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Granville Sharp's first rule (p. 3) does not apply to John 20:28 because of the presence of the definite article before the second substantive (noun). καὶ ἀπεκρίθη Ὁ Θωμᾶς καὶ εἶπεν αὐτῷ ὁ κύριός μου καὶ ὁ θεός μου Now, in regards to the sixth rule, Granville Sharp wrote (pp. 14-16): In response to the Socinian claim, he wrote, Except ...


5

Yes, the imperative is an accurate translation.1 The text in question: ἐγερθεὶς ἆρόν σου τὴν κλίνην καὶ ὕπαγε εἰς τὸν οἶκόν σου. (NA28) “Rise, pick up your bed and go home.” (ESV) The first two words I will label: ἐγερθεὶς: participle (aorist passive) ἆρόν: main verb (2nd person, aorist active imperative) This usage of the participle is ...


4

This, from the New Bible Commentary, 2nd Edition (1954), on Mark 14:36: "Abba (36) is Aramaic for 'Father.' The addition of Pater (Father) is probably not a translation by Mark. Some think the two words together are a very early liturgical formula of address in prayer. But it is more likely that they reflect a natural prayer habit of Jesus Himself, which ...


2

The word θεός occurs 159 times in the dative singular in the Greek New Testament (NA28). In all cases with the anarthrous construct (no occurrence of the definite article), the reference is not to "a god" but is instead in reference to the creator of the heavens and earth. In other words, there appears no references to "a god" in the Greek New Testament, ...


2

The Greek word ἐπανόρθωσιν is a noun declined in the accusative case; the lemma is ἐπανόρθωσις. BDAG defines the Greek word ἐπανόρθωσις as follows:(1) ἐπανόρθωσις, εως, ἡ ‘correcting, restoration’ (cp. e.g. ISardGauthier 3, 1 ‘restoration’ of a city; 1 Esdr 8:52; 1 Macc 14:34) then in transf. sense improvement (Ps.-Pla., Tim. L., 104a; Heraclid. ...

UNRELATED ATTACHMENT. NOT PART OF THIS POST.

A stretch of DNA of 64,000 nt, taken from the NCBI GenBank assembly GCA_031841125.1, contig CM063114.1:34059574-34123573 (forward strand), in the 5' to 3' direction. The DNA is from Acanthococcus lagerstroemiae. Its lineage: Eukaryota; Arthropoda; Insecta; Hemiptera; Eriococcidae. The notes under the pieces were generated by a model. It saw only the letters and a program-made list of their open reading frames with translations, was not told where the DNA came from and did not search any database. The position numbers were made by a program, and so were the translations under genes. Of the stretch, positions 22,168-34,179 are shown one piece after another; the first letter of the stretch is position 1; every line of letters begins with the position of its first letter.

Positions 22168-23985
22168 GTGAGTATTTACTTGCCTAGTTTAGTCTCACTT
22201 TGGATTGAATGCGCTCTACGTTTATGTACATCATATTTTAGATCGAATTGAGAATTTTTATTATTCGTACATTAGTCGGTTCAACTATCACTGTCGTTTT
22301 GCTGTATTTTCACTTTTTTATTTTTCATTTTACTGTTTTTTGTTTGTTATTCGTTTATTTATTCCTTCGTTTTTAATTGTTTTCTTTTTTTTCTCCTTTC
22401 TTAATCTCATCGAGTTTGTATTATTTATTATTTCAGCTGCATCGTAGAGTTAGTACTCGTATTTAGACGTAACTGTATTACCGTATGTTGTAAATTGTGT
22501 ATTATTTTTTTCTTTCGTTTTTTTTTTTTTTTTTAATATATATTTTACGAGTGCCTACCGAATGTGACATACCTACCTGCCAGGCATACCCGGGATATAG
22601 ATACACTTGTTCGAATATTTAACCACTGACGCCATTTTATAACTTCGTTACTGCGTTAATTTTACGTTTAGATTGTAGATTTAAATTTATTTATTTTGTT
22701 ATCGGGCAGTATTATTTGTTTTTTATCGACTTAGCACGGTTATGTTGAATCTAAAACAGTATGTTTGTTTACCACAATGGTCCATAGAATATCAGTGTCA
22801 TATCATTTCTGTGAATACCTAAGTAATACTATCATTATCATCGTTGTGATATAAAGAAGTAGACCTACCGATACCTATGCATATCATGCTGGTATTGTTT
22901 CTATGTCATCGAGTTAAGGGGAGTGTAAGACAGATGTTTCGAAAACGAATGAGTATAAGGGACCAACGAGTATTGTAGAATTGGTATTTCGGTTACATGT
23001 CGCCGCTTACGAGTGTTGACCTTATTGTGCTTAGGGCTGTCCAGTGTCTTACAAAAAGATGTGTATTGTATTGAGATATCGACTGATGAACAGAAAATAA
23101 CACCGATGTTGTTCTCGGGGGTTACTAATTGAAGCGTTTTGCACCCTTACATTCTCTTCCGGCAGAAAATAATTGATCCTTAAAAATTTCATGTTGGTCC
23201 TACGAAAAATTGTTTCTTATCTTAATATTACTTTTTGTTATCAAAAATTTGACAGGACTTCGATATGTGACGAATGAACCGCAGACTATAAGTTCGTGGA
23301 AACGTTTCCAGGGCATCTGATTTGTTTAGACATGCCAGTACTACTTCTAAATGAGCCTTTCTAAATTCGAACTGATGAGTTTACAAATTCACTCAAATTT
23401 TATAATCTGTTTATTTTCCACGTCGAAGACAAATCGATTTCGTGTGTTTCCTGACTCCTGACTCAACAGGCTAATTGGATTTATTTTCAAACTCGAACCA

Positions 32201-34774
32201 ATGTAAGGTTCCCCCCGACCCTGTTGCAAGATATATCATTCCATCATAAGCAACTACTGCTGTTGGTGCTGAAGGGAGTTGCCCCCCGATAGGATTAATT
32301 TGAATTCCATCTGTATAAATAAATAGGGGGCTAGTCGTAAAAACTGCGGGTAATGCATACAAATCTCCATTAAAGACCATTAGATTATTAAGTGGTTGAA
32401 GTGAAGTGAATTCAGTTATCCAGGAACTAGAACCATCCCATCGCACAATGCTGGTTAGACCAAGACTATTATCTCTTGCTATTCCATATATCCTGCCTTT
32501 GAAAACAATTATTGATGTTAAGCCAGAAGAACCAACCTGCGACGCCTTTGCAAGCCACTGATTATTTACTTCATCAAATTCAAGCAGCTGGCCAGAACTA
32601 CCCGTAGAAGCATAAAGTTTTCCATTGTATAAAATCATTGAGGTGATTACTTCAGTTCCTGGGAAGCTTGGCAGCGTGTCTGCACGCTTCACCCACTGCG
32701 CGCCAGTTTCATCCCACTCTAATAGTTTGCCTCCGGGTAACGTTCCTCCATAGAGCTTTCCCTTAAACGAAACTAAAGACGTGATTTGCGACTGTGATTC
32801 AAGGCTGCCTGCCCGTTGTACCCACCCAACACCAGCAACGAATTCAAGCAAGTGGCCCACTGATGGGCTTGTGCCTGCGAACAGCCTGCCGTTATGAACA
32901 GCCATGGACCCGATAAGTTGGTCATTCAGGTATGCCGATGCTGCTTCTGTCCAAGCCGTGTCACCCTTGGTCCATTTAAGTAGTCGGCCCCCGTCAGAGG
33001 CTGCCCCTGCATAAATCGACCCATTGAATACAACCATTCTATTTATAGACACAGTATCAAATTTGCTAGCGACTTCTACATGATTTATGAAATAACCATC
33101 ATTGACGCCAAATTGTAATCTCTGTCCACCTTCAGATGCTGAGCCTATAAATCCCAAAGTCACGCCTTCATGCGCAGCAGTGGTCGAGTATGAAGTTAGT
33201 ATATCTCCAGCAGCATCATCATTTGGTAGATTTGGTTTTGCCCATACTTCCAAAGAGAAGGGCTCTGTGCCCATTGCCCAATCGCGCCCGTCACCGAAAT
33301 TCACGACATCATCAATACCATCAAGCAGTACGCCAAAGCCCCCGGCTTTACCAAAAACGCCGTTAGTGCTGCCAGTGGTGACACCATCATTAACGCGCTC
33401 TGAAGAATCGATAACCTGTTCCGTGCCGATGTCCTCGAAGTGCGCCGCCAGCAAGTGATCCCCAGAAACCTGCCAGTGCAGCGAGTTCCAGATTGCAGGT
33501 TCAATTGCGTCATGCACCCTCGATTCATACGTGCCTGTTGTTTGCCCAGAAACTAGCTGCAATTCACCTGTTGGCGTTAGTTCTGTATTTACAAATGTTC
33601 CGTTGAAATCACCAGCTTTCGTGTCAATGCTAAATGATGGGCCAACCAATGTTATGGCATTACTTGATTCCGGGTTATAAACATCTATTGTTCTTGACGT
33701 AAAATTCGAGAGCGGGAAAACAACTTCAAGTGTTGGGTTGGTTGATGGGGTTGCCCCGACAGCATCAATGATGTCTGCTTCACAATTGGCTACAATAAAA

1

This text talks about Adam and Jesus, each one being the head of their respective race. Those in the race of Adam are referred to in the text as "πάντες ἐν τῷ Ἀδὰμ", v.22 (these are the unbelievers), and those in the race of Jesus as "πάντες ἐν τῷ Χριστῷ". Verse 23 is a new sentence that adds additional detail with respect to the order of the resurrection ...


1

The article in Greek does not function like it does in English (where it makes a word definite.) As I have outlined here, the presence of the article in Greek typically stresses identity, while the absence typically stresses quality. (However, there are even exceptions to this rule, so we need to be careful with blanket statements.) So yes, it could refer ...


1

Both English translations (proposed by the OP) appear appropriate. For example, according to the syntax graph from Wu, A., & Tan, R. (2010) in addition to the syntax graph from Lukaszewski, A. L., Dubis, M., & Blakley, T. (2011), "all Israel" (the sons of Abraham through blood relation) are not "from Israel" (the sons of Abraham through promise). ...


1

For a detailed description of koine and its common use in papyri, inscription, and many authors who didn't "Atticize" (imitate classical Attic Greek from 500 years before) in their Greek writings, see the introduction to Bauer's Greek-English Lexicon of the NT and other Early Christian Lit. He points out how it has characteristics of multiple dialects, and ...



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